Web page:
If they had at least $250, contestants could also, instead of spinning, pay $250 to buy a vowel; it often helped in solving the puzzle to have the vowels filled in.

The contestant who solved the puzzle got to "go shopping" for prizes in one of several themed showcases, spending the money in their bank on items ranging from pianos to ceramic Dalmatians, all marked at their actual retail price. They would be obligated to keep spending until they ran out of money; if they couldn't get all the way to zero, the remainder could go on a gift certificate or on account. Money on account would go into their bank if they solved another puzzle in one of the following rounds, but it would also go away if the contestant landed on "Bankrupt." (As the host's instructions at the beginning of the game went: "Try not to hit Bankrupt; if you do, you lose your cash but not your merchandise, because once you buy a prize, it's yours to keep.")

"Wheel of Fortune" premiered on NBC on January 6, 1975, at 10:30 A.M. Eastern time with Chuck Woolery hosting and Susan Stafford turning the letters on the puzzle board.

When Chuck Woolery was replaced as host by Pat Sajak as of December 28, 1981, a bonus round was added, in which the winning contestant could play for one of the higher-value prizes from the showcases (eligible items were marked with a gold star). A fairly short puzzle was revealed on the board, and the contestant could pick five consonants and a vowel to be filled in. If the contestant solved it, they won the prize they had chosen. R, S, T, L, N, and E were the usual choices; years later, the rules were changed to automatically fill in those six letters, with the contestant allowed to pick three other consonants and one other vowel.

Susan Stafford left the show in October 1982, and following a few weeks of substitutes, her permanent replacement, Vanna White, began turning the letters on December 13, 1982. In the late 1990s, when the movable letters were replaced by computer monitors, Vanna was still around, but now touched the frame around each monitor to reveal each letter.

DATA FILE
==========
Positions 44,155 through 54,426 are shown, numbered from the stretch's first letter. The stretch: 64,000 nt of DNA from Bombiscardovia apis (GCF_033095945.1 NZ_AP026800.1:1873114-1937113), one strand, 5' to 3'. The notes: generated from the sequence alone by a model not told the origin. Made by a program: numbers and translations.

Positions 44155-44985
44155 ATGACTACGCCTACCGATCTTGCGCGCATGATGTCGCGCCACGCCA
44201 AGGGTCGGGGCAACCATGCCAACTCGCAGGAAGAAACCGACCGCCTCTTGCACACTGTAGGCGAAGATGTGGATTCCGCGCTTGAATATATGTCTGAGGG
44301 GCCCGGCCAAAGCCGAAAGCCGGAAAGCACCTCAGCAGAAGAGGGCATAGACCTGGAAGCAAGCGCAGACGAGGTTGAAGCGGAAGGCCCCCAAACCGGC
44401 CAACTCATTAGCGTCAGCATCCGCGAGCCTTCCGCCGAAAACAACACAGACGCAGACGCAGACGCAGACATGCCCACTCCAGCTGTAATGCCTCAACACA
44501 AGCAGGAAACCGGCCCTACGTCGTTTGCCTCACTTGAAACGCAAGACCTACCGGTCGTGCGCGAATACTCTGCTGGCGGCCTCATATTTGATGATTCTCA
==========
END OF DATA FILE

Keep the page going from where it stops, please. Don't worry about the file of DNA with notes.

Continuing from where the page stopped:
In September 1983, a daily syndicated version was added, airing at either 7:00 or 7:30 P.M. in most markets. While the daytime version had been fairly popular, the new nighttime version soon became one of the most popular syndicated shows in the U.S.

After a couple of years, shopping for prizes was eliminated on the syndicated version, with the contestants winning cash in the main game, and cash or prizes in the bonus round. It took a couple more years until the shopping was eliminated on the daytime version.

Pat Sajak left the daytime show at the beginning of 1989 to host a late night talk show on CBS, "The Pat Sajak Show." He was replaced by former San Diego Chargers placekicker Rolf Bernischke, who stayed with "Wheel of Fortune" until its last episode on NBC, June 30, 1989.

The following Monday, the show premiered on CBS at 10:30 A.M. with host Bob Goen and a lower budget that resulted in strangely small dollar amounts on the wheel. It limped along until January 11, 1991.

It then went back to NBC, still with Goen, where it continued to limp along from January 28 to September 20, 1991.

Despite the troubles of the daytime version, the syndicated version remained strong in the ratings, as the most popular syndicated game show from the mid-1980s through the 1990s and beyond.

Wheel of fortune.

A gambling or lottery device consisting of a wheel which is spun horizontally, articles or sums to which certain marks on its circumference point when it stops being distributed according to varying rules.

 

© Webster 1913